BioPharma

Bristol-Myers Squibb holds lead among myeloma drugs with popular antigen target, analyst writes

A Cannacord Genuity analyst pointed to BMS’ large pipeline of BCMA-targeting therapies and advanced data, particularly for its CAR-T. However, GlaxoSmithKline has also asserted its anti-BCMA drug could be first past the FDA finish line. But does it matter?

Finish line ahead

Bristol-Myers Squibb is ahead of the pack of companies developing drugs to treat the blood cancer multiple myeloma by targeting the cell-surface protein BCMA, according to an investment bank analyst.

In a note to investors Tuesday, Cannacord Genuity analyst John Newman wrote that New York-based BMS has a “favorable lead” in the space of anti-BCMA drugs, citing the advanced development of the CAR-T therapy it’s developing with bluebird bio, idecabtagene vicleucel, as well as other drugs in its pipeline that target the same antigen. Newman examined important factors like the characteristics of patients in the various companies’ clinical trials and those trials criteria for including or excluding patients.

Top-line results from the Phase II KarMMa study showed a 73.4% overall response rate and 31.3% complete response rate, with a median 10.6-month duration of response and 8.6-month progression-free survival – numbers that went higher, including an 11.3-month median PFS, when only counting patients who received the highest dose. All patients had at least three prior therapies, and 84% were refractory to an immunomodulating drug, a proteasome inhibitor and a CD38-targeting monoclonal antibody, considered the “backbone” drug classes of myeloma.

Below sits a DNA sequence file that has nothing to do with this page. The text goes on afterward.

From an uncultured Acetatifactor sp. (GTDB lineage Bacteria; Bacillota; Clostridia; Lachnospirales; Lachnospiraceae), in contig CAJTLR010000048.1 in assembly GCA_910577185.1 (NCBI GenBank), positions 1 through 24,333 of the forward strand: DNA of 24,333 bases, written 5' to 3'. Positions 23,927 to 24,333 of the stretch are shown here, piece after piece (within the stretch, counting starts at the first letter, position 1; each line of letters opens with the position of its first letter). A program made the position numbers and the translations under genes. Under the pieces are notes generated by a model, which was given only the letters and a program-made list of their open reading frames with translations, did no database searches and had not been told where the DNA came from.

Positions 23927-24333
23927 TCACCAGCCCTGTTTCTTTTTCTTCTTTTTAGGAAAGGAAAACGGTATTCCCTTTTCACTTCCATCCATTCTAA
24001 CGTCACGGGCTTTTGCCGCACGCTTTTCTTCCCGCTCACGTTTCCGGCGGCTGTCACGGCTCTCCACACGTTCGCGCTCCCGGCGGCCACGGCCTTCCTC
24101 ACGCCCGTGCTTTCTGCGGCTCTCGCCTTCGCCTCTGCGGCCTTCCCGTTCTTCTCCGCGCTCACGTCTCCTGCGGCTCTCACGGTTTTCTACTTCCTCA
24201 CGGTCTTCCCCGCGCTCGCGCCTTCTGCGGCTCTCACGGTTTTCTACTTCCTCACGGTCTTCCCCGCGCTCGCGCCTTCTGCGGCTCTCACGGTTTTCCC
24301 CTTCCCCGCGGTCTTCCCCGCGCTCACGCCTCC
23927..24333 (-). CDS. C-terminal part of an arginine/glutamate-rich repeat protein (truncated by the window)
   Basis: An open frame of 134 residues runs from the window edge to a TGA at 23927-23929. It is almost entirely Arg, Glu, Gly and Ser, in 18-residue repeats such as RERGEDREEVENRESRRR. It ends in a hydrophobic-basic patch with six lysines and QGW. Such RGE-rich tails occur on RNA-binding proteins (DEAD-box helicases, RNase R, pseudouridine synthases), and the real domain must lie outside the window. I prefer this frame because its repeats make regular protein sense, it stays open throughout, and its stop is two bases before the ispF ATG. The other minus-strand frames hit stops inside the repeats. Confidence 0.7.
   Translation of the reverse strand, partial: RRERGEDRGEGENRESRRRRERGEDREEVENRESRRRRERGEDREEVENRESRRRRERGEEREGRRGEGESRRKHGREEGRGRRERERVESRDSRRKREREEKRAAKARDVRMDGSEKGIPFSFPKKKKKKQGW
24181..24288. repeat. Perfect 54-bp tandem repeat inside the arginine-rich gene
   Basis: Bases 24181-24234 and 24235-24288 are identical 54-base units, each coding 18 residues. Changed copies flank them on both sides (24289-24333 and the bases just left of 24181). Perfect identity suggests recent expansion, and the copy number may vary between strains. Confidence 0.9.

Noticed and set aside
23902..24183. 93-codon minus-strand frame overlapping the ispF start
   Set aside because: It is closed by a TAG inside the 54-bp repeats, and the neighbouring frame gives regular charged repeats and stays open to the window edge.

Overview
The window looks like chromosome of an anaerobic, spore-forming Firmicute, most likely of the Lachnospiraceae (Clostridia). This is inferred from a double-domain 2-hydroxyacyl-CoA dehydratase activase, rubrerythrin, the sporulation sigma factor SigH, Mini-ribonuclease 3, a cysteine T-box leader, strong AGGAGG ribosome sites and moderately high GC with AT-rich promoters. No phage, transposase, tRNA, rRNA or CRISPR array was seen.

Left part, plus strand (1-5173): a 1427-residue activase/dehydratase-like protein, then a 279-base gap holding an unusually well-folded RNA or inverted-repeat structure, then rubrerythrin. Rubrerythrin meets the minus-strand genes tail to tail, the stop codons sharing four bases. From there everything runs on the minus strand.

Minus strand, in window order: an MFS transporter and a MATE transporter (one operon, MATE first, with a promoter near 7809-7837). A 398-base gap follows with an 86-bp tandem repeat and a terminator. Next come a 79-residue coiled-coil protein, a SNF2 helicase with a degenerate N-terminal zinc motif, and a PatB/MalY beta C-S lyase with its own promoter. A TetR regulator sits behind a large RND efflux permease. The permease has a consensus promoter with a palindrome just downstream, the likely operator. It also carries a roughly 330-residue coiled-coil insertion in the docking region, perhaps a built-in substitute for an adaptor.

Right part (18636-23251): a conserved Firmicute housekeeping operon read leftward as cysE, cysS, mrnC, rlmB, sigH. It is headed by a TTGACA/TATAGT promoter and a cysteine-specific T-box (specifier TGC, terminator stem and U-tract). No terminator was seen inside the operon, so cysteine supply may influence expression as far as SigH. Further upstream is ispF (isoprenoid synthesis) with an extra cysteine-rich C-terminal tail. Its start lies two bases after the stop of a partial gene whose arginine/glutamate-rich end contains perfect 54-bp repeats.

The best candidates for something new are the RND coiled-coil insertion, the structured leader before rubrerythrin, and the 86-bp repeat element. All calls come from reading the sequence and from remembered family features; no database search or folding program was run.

Newman wrote that although another BCMA-targeting CAR-T, Johnson & Johnson’s JNJ-4528, also showed very high response rates, it appeared patients in the BMS-bluebird study had more prior lines of therapy and more rapid progression of their disease on their last treatment regimen. The timing of when patients were supposed to have relapsed in the respective studies indicates J&J’s trial may have included those with less aggressive disease, he wrote.

BMS has other BCMA-targeting therapies up its sleeve as well. These include bb21217, which is a specially modified form of ide-cel that it is also developing with bluebird, as well as three other CAR-Ts. Outside of CAR-T, it is developing a bispecific antibody against BCMA, CC-93269.

Competitors in the BCMA field include Amgen and Regeneron Pharmaceuticals’ bispecific antibodies, AMG 420 and REGN5458, as well as GlaxoSmithKline’s antibody-drug conjugate, GSK2857916 (belantamab mafodotin).

Newman wrote that ide-cel would likely be the first in the pack to win Food and Drug Administration approval and thus have the first-mover advantage. However, GSK has also expressed confidence that its drug could be the first anti-BCMA therapy past the finish line. The London-based company said Jan. 21 that the FDA had given priority review to its drug and is expected to reach a decision in the first half of this year. That was on the back of data showing a 12-month median PFS among patients. However, Newman pointed out that patients in GSK’s study were less heavily pretreated than those in KarMMa, receiving a median three prior lines of therapy, compared with six in KarMMa.

But another question is if it even matters whether ide-cel or belantamab mafodotin is the first to win approval, and whether the therapies would be competitive or complementary.

It is possible that rather than competing directly with CAR-Ts, off-the-shelf therapies like GSK’s drug and AMG 420 – which lack CAR-T cells’ cumbersome and expensive manufacturing and administration – would instead mainly be used in earlier lines of treatment or in patients unsuitable for CAR-T. That has been the case with another Amgen bispecific antibody, Blincyto (blinatumomab) for acute lymphoblastic leukemia, which like the approved CAR-Ts – Novartis’ Kymriah (tisagenlecleucel) and Gilead Sciences’ Yescarta (axicabtagene ciloleucel) – works by targeting the antigen CD19. But only a small minority of patients receiving Blincyto have relapsed with CD19-negative disease, and many patients receiving the CAR-Ts are previously treated with Blincyto.

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